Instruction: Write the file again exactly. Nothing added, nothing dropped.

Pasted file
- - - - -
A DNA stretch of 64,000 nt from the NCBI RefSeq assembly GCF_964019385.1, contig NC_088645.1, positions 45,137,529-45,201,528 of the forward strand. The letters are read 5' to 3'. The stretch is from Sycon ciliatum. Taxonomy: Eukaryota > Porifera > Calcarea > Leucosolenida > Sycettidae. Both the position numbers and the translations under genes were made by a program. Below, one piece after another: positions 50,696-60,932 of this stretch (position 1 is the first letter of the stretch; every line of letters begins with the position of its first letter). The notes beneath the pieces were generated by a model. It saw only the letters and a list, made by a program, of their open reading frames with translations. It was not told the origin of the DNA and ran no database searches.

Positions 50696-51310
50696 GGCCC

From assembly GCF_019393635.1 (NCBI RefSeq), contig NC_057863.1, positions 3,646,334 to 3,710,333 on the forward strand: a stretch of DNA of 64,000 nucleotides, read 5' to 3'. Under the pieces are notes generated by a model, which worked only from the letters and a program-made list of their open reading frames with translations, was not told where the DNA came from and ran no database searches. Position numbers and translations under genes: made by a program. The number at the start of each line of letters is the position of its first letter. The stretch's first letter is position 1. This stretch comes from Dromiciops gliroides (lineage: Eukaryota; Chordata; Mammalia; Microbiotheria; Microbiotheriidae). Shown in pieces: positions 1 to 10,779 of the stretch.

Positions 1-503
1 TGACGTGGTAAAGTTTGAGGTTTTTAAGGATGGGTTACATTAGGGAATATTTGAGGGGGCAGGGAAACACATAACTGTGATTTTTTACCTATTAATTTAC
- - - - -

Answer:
A DNA stretch of 64,000 nt from the NCBI RefSeq assembly GCF_964019385.1, contig NC_088645.1, positions 45,137,529-45,201,528 of the forward strand. The letters are read 5' to 3'. The stretch is from Sycon ciliatum. Taxonomy: Eukaryota > Porifera > Calcarea > Leucosolenida > Sycettidae. Both the position numbers and the translations under genes were made by a program. Below, one piece after another: positions 50,696-60,932 of this stretch (position 1 is the first letter of the stretch; every line of letters begins with the position of its first letter). The notes beneath the pieces were generated by a model. It saw only the letters and a list, made by a program, of their open reading frames with translations. It was not told the origin of the DNA and ran no database searches.

Positions 50696-51310
50696 GGCCC

From assembly GCF_019393635.1 (NCBI RefSeq), contig NC_057863.1, positions 3,646,334 to 3,710,333 on the forward strand: a stretch of DNA of 64,000 nucleotides, read 5' to 3'. Under the pieces are notes generated by a model, which worked only from the letters and a program-made list of their open reading frames with translations, was not told where the DNA came from and ran no database searches. Position numbers and translations under genes: made by a program. The number at the start of each line of letters is the position of its first letter. The stretch's first letter is position 1. This stretch comes from Dromiciops gliroides (lineage: Eukaryota; Chordata; Mammalia; Microbiotheria; Microbiotheriidae). Shown in pieces: positions 1 to 10,779 of the stretch.

Positions 1-503
1 TGACGTGGTAAAGTTTGAGGTTTTTAAGGATGGGTTACATTAGGGAATATTTGAGGGGGCAGGGAAACACATAACTGTGATTTTTTACCTATTAATTTAC